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Biographical entry Thompson, Henry Reynolds (1908 - 1985)

MRCS 1932; FRCS 1934; MB BCh Cambridge 1932; LRCP 1932.

14 February 1908
9 December 1985
General surgeon


Henry Reynolds Thompson was born in Hampstead, London, on 14 February 1908 the son of Harold Theodore Thompson (1878-1935) MD, FRCP, FRCS, physician to the London Hospital (Lives of the Fellows, 1930-1951, p.764) and Elinor, née Waller (whose father was a dental surgeon in Alexandria). He was educated at Arnold House Preparatory School in St John's Wood and at Rugby School before entering Christ's College, Cambridge, for pre-clinical studies. After receiving his BA degree in 1929 he undertook his clinical training at the London Hospital, winning the T A M Ross Prize in pathology and clinical medicine and qualifying in 1932. His early appointments were as house surgeon, house physician and resident accoucheur at the London Hospital and he passed the FRCS in 1934. He was then appointed surgical registrar to the London Hospital, working under Sir Henry Souttar, Alan Perry and Russell Howard. In 1939 he was the sole resident surgical officer at St Mark's Hospital where he was influenced especially by the meticulous technique of W B Gabriel and the treatment of fistulas by E T C Milligan.

Shortly after the outbreak of war he established a surgical unit under the Emergency Medical Services at Aldersbrook Childrens' Home, Essex, where he undertook much general surgery treating the victims of air raids on London. Later he served with the Royal Army Medical Corps as a surgical specialist with the rank of Lieutenant-Colonel initially in North-West Europe with 53rd Field Surgical Unit for which he was mentioned in despatches and later as commanding officer of the surgical division of Indian General Hospitals in Ceylon and Burma.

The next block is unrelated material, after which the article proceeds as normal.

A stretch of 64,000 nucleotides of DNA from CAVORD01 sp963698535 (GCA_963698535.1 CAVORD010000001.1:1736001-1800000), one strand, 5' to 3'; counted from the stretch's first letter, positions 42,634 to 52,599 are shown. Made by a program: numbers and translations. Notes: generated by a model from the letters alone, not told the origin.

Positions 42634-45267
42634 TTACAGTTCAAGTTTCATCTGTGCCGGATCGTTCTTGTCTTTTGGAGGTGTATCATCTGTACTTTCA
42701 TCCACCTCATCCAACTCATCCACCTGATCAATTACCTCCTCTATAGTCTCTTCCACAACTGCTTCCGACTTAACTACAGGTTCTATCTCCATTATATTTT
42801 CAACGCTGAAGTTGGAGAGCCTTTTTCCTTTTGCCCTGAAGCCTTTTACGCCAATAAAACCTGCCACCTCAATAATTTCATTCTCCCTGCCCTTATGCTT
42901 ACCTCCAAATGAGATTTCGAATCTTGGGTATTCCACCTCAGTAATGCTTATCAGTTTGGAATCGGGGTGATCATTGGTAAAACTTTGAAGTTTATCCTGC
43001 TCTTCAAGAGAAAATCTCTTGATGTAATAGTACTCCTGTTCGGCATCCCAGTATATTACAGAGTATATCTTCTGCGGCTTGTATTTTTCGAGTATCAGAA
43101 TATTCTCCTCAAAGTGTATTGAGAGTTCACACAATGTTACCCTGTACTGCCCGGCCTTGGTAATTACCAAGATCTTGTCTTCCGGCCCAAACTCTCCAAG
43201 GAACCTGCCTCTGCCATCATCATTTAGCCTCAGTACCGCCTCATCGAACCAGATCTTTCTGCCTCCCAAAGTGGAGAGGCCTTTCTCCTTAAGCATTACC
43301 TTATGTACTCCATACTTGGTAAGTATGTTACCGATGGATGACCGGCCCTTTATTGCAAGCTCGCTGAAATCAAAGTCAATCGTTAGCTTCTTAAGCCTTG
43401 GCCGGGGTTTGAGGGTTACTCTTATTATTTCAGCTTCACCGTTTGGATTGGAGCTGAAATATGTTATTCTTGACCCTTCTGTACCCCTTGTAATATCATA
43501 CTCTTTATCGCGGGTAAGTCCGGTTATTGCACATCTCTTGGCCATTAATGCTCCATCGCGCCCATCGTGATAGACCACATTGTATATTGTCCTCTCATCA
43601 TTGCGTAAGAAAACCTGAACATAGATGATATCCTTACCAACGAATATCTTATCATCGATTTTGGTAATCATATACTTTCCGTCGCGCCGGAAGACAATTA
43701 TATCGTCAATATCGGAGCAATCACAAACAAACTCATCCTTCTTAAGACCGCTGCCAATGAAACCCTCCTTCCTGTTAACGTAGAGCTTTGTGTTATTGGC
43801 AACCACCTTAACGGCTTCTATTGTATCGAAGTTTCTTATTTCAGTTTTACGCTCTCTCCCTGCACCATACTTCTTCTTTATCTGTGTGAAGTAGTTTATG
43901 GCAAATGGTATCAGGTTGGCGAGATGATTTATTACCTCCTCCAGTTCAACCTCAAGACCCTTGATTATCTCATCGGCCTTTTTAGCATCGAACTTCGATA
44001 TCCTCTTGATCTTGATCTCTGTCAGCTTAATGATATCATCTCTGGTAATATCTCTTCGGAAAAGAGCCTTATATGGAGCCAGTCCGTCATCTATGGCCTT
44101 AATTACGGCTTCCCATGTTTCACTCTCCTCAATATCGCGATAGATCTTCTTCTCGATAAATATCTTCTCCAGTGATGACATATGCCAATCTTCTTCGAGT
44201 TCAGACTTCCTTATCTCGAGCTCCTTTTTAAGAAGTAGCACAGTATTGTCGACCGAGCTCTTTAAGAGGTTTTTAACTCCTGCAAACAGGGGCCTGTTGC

After the war he was made consultant to the Army and in 1947 was appointed surgeon to St Mark's Hospital, London, to the Woodford Jubilee Hospital and the Forest Hospital, Buckhurst Hill. Although he performed major surgery at the last two hospitals, there was no junior staff to support him and he relied on the loyal cooperation of general practitioners and nurses. At St Mark's Hospital he soon acquired a high reputation as a skilled operator with an ability to unravel the most difficult surgical problems. In conjunction with Lloyd-Davies, Naunton Morgan and John Goligher he began to experiment with restorative operations for tumours of the upper rectum and he introduced the technique of applying split skin grafts to hasten the healing of large cavities left after excision of extensive fistulae in ano. Above all he will be remembered by many resident surgical officers for his patience in teaching them the meticulous surgical techniques which he had developed over many years and for the encouragement he gave them to conduct clinical research and to publish papers. He supervised the medical records at St Mark's devoting an entire afternoon each week to ensuring that operation notes were fully recorded and that an accurate follow-up record was maintained.